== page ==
Then he answered that you could get rid of it or shape it up. "Personally, I'd shape it up," he told the class. "If you were born with something different, you should own it."
A bright outlook
Boone cuts hair for about 10 clients a day on the three days his shop is open each week. An average haircut costs $30. He's a one-man show, and is content with the business, preferring to focus on his nonprofit work now.
But his son, Haalim, 17, has big plans. "I want to own at least 10 barbershops," he said. Haalim has been shadowing his father for years now and helps run the academy.
Taylor Johnson, 11, one of Boone's students, hopes to become like the barbers she's seen on YouTube, traveling the world and cutting people's hair in different countries. She's not intimidated to step into the male-dominated field.
Historically, barbershops have held a unique significance for black men. Seen as a gateway to the community, shops have been used for everything from introducing health-care interventions and literacy programs to repairing relationships with law enforcement.
"It's a place you can come to stay off the streets and talk to a positive role model," said Jaydee Morgan, 23, from West Philadelphia who has been visiting the same barbershop twice a month for the last three years.
And it's unlikely to disappear due to technological disruption. A 2017 report from the market research firm IBIS World noted, "There are few, if any, opportunities for increased mechanization or substitution of labor."
Instead, many barbershops are using technology to their advantage, said Damon Dorsey, president of the American Barber Association. They're attracting more customers by sharing pictures of their best cuts on Instagram and streamlining the appointment-making process through apps like Booksy.
While franchise salons like Supercuts are nudging into the haircut industry, most barbers are unconcerned, Dorsey said. They focus on a clientele seeking more niche services, like a straight razor shave or styled beards.
"Supercuts is like the Walmart of barbershops," Dorsey said. "But a real barbershop can give you a really different haircut."
Skills for any future
The most important thing Haalim Boone learned from his father's academy is that barbers are entrepreneurs first. "You're always selling yourself," the teen said. "You're the centerpiece of your business."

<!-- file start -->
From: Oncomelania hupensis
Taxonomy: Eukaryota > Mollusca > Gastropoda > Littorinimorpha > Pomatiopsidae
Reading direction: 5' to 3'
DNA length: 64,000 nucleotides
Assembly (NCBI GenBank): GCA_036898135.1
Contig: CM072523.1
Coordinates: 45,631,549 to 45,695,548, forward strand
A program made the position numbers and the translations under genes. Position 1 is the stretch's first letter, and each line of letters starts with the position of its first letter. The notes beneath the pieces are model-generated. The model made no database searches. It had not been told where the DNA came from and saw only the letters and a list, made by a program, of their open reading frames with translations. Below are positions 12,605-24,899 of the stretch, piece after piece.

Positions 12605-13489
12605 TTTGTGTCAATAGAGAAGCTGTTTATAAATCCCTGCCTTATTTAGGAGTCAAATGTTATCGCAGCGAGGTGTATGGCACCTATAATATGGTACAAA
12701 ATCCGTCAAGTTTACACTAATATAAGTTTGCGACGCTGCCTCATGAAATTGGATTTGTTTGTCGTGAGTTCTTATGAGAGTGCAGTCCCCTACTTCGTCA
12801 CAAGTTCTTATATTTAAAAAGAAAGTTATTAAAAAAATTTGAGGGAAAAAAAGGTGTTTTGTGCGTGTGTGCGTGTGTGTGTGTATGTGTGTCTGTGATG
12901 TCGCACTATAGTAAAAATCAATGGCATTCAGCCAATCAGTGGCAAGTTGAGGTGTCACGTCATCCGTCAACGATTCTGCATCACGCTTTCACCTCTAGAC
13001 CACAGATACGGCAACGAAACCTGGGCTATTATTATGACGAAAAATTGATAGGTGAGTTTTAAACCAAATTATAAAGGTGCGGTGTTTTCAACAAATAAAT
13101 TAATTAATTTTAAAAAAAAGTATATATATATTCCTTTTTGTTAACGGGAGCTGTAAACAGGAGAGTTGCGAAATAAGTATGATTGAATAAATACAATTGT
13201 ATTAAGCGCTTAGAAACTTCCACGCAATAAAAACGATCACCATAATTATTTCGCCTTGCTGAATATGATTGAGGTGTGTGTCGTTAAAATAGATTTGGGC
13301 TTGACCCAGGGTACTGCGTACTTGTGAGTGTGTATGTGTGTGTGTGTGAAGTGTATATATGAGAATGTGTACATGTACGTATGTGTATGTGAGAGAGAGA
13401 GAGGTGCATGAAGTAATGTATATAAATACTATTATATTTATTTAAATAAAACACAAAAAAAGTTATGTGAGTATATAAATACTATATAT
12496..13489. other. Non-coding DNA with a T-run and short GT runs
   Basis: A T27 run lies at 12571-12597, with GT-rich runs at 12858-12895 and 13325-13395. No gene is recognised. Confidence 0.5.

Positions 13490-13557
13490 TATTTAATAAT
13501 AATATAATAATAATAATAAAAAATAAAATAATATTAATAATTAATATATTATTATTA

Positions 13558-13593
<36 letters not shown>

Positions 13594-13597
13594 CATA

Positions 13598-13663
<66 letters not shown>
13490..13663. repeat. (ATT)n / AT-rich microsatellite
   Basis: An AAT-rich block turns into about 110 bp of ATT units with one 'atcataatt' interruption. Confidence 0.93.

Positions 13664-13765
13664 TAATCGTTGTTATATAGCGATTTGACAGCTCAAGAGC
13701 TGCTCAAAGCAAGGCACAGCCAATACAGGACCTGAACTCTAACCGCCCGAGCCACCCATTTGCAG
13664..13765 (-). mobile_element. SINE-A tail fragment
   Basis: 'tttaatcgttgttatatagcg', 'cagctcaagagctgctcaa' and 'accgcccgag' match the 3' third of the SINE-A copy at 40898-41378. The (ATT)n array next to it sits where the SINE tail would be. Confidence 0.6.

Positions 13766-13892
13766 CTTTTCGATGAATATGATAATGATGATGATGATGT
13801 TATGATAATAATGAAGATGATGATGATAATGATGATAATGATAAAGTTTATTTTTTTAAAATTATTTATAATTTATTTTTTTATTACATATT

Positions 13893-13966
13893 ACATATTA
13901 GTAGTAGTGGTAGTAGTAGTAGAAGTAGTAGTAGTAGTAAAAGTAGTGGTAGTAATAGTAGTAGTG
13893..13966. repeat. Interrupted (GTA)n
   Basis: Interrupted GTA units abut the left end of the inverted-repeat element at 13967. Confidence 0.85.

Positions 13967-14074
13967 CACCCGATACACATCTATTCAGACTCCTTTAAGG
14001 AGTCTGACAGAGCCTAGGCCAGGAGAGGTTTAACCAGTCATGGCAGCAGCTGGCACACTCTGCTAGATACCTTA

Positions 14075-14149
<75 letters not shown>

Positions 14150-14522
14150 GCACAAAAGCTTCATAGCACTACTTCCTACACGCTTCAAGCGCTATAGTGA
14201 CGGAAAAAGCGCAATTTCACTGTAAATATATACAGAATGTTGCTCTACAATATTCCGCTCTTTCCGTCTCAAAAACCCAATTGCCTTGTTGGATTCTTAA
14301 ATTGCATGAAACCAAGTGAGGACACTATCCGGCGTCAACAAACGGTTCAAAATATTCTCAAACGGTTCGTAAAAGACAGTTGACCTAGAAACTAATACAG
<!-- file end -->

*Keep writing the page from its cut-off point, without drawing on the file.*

For Christian Dorsey, the 11-year-old from West Oakland, the takeaway from the first class was the difference between upselling and downselling. One involves persuading a customer to purchase a more expensive item, he explained, while the other is about offering a cheaper alternative.
These are the skills Boone hopes students will use in the future, even if they don't go into barbering. Everyone can benefit from learning entrepreneurship, time management, and financial literacy, he said.
Schools don't always teach these skills, and youth, especially in low-income areas, may not have a chance to learn them by handling money or working a job, said Salomon Moreno-Rosa, an assistant director at the Urban Affairs Coalition, comprising over 70 organizations that aim to address poverty and economic opportunity in Philadelphia. It's important to provide children alternate routes to practice these skills, he said.
Learning to save, for instance, can help them prepare for setbacks on the way to achieving their goals, said Woody Beale, director of an after-school program run by the coalition that also teaches financial literacy.
"If you can just put $10 of $100 away, that's something you can always fall back on when something unexpected happens," Beale said.
Dorsey's mom, April Powell, agrees. She hopes the barber academy reinforces for Christian the importance of planning for his future. "Who's to say he can't have his own barbershop one day?" she said.